Home > News from Abroad > The 14 prophecies of Christine Lagarde

The 14 prophecies of Christine Lagarde

George Osborne, you may remember, was a key cheerleader for Christine Lagarde when the IMF boss post was up for grabs.  It was his clever way of snubbing Gordon Brown.  

So did he choose wisely?

Well, Gordon did make a right balls-up when he predicted boom and bust was over.  but his crystal ball failure is nothing compared to Lagarde’s apparent failure to get anything at all right.  Nostradamus she ain’t.

[All translated from Jean-Jacques Chavigné's blog, Democratie et Socialisme (h/t @barsacq).  Any translation errors/interpretations are my sole responsibility].

1.  17th Aug 2007, Le Parisien:

It’s not a crash….What we’re seeing is an adjustment, a financial correction – brutally certainly, but predictable.

Four months later, Northern Rock is nationalised. A year later, Lehman Brothers goes bankrupt, and recessions sweeps Europe.

2.  5th Nov 2007 on Europe 1:

The housing crisis and the financial crisis don’t seem to be having any real impact on the real US economy. There’s no reason to think that there will be any impact on the real French economy.

In October 2008, the US is hit by the housing bubble burst and the banking crisis.  Unemployment rises to 10%.  By the end of 2008, the recession has hit France and unemployment reaches 10% there too.

3.  10th Feb 2008, at G7 in Japan:

We don’t foresee a recession in Europe’s case.

By the end of 2008, recession has hit the US and Europe, and the economic crisis is being felt around the world.

4.  15th May 2008 on Europe 1:

 This morning you have on your programme a Minister for the Economy [Lagarde] who is overjoyed, to tell the truth. I’m especially happy for our country [as a result of a revision of the 2007 growth figure].  By contrast, European predictions for the deficit in France are outrageously pessimistic.

By the end of 2008, the deficit reaches 7.5% of GDP, and 7.7% by the end of 2009.

5.  16th Sept 2008, press conference:

[The crisis] will have no recognisable or calculable effect on employment or unemployment levels.

In 2009, unemployment in France goes above 10%.

6.  10th May 2010 on Europe 1:

We have decided to send an extremely strong signal to the markets to protect the euro. I’m convinced the mechanism will work.

That was when the first rescue plan for Greece was being put in place by the IMF, and before Ireland (Nov. 2010), Portugal (Spring 2011), the second bailout for Greece (end of 2010) and now Bankia in Spain.  

7.  25th June 2010:

France’s AAA credit rating is stable.  There are other AAA rating which are less stable.  I look to the other side of the Channel, for example.  France’s rating is not under threat.

In January 2012, France loses its AAA rating. The UK keeps it.

8. 8th July ’10, Aix-en-Provence:

To the question of “Are we out of crisis?’ I replied in English at the St Peterburg Forum “We are in the middle of the beginning of the end” ; and I think that about where we are.

By the end of 2001, under the Merkozy austety plan, recession is knocking on the door of all European countries once again.  By the beginning of 2012, even Germany is not being spared.

9.  9th July 2010:

I’m convinced that France will keep its AAA credit rating.

In January 2012, France loses its AAA rating.

10. 19th Dec 2010,  De Tijd:

Debt restructuring is not the order of the day within the Eurozone.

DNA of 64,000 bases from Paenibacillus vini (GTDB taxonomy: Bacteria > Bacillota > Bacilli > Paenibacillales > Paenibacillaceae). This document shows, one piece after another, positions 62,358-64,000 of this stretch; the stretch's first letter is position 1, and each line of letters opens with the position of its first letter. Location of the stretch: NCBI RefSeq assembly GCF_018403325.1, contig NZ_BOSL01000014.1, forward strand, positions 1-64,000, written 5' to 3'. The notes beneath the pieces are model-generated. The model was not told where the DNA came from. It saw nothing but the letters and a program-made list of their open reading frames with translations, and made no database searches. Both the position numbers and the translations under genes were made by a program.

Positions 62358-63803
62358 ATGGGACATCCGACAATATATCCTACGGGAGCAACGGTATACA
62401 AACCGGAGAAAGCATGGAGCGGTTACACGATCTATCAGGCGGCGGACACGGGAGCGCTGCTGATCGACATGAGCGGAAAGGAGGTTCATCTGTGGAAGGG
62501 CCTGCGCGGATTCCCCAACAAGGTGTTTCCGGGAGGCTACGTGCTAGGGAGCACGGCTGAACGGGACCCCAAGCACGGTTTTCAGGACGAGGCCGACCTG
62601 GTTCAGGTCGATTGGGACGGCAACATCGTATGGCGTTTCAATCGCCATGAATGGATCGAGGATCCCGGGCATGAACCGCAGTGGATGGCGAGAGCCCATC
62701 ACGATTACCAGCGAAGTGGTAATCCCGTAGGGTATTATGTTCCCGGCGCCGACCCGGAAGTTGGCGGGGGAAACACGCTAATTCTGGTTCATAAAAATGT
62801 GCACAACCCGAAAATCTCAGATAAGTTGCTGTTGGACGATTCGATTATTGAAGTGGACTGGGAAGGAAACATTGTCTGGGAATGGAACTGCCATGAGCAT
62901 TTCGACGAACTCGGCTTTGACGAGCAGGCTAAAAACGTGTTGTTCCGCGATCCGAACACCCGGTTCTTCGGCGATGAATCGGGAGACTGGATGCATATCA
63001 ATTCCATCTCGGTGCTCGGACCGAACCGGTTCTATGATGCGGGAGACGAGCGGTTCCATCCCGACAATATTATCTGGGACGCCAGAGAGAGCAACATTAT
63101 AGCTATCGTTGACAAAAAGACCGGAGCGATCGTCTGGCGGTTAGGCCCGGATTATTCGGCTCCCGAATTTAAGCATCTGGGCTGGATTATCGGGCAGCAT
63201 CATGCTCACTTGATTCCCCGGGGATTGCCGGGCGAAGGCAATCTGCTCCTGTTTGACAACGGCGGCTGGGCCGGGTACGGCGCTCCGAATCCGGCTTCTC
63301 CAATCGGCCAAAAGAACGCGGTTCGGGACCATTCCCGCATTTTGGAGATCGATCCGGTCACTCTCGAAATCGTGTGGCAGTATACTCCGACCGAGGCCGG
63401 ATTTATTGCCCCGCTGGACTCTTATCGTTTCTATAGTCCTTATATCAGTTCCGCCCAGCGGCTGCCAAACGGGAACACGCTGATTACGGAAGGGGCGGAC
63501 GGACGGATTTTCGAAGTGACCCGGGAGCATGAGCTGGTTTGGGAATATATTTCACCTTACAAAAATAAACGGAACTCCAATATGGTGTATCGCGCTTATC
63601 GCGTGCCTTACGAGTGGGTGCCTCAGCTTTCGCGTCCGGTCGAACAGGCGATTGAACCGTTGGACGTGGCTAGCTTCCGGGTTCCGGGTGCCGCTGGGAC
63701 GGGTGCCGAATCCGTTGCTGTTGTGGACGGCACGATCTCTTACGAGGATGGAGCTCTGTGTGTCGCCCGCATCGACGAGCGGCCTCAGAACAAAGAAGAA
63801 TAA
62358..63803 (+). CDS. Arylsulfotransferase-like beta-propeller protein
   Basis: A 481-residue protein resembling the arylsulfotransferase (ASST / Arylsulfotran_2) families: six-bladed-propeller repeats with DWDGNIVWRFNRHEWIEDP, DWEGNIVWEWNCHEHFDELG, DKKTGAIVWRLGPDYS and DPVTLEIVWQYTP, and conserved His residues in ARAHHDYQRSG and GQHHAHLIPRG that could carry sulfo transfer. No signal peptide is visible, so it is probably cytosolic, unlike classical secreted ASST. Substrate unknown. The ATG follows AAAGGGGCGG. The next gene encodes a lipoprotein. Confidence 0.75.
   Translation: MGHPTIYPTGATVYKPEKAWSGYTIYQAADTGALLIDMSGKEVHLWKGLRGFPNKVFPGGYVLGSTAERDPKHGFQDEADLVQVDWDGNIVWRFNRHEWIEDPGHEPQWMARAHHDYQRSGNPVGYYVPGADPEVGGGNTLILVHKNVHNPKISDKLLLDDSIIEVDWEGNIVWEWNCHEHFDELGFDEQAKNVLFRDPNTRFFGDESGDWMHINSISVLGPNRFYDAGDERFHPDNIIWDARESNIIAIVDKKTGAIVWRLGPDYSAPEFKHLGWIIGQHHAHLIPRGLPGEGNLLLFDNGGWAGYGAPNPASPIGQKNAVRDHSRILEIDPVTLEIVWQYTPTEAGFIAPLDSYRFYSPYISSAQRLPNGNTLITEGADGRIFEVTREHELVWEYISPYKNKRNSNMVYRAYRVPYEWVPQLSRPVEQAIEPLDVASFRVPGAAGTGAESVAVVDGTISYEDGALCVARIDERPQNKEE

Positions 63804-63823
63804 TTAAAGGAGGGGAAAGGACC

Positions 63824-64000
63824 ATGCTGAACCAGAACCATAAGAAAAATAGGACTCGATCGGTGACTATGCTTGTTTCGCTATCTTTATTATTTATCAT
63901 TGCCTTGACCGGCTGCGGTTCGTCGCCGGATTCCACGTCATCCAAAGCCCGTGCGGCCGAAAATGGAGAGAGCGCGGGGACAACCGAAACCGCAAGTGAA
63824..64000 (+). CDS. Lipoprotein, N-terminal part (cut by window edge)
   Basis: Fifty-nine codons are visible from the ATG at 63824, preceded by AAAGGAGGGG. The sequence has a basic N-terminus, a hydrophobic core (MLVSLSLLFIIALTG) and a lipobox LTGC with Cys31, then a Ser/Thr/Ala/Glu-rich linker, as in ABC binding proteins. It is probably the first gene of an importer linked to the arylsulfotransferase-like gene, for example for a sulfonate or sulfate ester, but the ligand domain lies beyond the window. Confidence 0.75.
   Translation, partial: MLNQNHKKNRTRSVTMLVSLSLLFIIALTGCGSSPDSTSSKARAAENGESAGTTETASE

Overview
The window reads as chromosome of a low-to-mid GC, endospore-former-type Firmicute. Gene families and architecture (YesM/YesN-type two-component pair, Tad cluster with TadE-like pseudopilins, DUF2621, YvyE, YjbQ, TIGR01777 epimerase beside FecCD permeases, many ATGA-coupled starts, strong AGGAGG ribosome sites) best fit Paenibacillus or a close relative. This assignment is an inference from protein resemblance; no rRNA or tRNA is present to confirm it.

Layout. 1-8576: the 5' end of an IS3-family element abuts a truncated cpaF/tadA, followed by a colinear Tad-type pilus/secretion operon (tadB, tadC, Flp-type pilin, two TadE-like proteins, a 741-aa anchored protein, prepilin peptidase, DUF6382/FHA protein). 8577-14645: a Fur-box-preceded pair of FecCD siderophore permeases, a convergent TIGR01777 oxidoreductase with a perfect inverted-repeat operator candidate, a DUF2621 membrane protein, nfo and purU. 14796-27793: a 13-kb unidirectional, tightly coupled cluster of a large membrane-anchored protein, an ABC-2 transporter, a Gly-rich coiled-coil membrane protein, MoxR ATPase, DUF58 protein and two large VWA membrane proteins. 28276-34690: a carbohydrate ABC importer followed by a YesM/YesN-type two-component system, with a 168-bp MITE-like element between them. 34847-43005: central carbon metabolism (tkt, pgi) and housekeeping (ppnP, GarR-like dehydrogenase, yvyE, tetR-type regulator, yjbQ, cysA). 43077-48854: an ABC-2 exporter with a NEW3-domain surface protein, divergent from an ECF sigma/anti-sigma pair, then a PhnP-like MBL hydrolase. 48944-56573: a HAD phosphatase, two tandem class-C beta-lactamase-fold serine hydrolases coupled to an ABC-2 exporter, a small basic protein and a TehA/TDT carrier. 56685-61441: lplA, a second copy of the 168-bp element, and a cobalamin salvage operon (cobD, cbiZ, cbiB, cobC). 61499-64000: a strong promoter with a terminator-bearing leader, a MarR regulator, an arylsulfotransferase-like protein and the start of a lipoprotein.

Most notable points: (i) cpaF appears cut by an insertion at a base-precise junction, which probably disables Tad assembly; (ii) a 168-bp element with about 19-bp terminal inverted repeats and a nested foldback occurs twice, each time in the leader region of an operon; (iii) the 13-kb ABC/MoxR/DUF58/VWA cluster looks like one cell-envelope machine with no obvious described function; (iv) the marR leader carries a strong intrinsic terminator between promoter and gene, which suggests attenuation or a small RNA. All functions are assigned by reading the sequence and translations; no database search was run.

By the end of 2011, the Greek debt has been restructured.

11. 25th Jan 2011, Davos Forum:

The euro has reached an important point, and the Eurozone now has the worst behind it.

In May 2012, the Eurozone is on the edge.

12. 13th Feb ’11, to Der Spiegel:

You’re on the wrong track.  As long as I’m in this [ministerial] post, France will never lose its [AAA] status]

In January 2012, France loses its AAA rating.

13.  13th May 2011:

All the indicators are showing green.

By the end of 2011, France is in recession, and unemployment is 10%.

14.  4th June ’11, Télérama:

To protect the weak from the strong. That’s the essence of liberalism.

By May 2012, Lagarde apparently has a different view of the need to protect the weak, when asked about the impact of austerity on Greek children (Guardian interview, 25th May ’11):

Well, hey, parents are responsible, right? So parents have to pay their tax.

 

 

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Categories: News from Abroad
  1. June 1, 2012 at 7:56 pm

    Ahem.

    “In October 2008, the US is hit by the housing bubble burst and the banking crisis. Unemployment rises to 10%. By the end of 2008, the recession has hit France and unemployment reaches 10% there too.”

    Housing prices peaked in 2006. The recession was linked more directly to financial stress from mid- 2007 onwards. You can either conventionally blame the subsequent financial crisis and the collapse of securities markets in 07/08 or central bank incompetence. The housing bust was neither necessary nor sufficient for this depression.

    Other than that, good post. We are run by the most incompetent elite of all time. I genuinely wish Napoleon, Bismark and Disraeli were sorting this out.

    • paulinlancs
      June 1, 2012 at 8:19 pm

      Thanks. Tbh I was just mindless translating. You are correct though.

  2. Agog
    June 2, 2012 at 4:11 pm

    Of course no forward-looking statement from someone like Ms Lagarde ought to be taken at face value, because there are certain things that cannot be admitted, because of the constraints consequent to her political goals.

    Not quite on topic, but Owen Paine has a nice post here touching on long term motivations to keep debt/GDP ratios low: it helps to keep monetary policy dominant over fiscal. Mr Paine is sometimes not easy to parse, but is very astute ISTM!

  1. June 14, 2012 at 9:49 am

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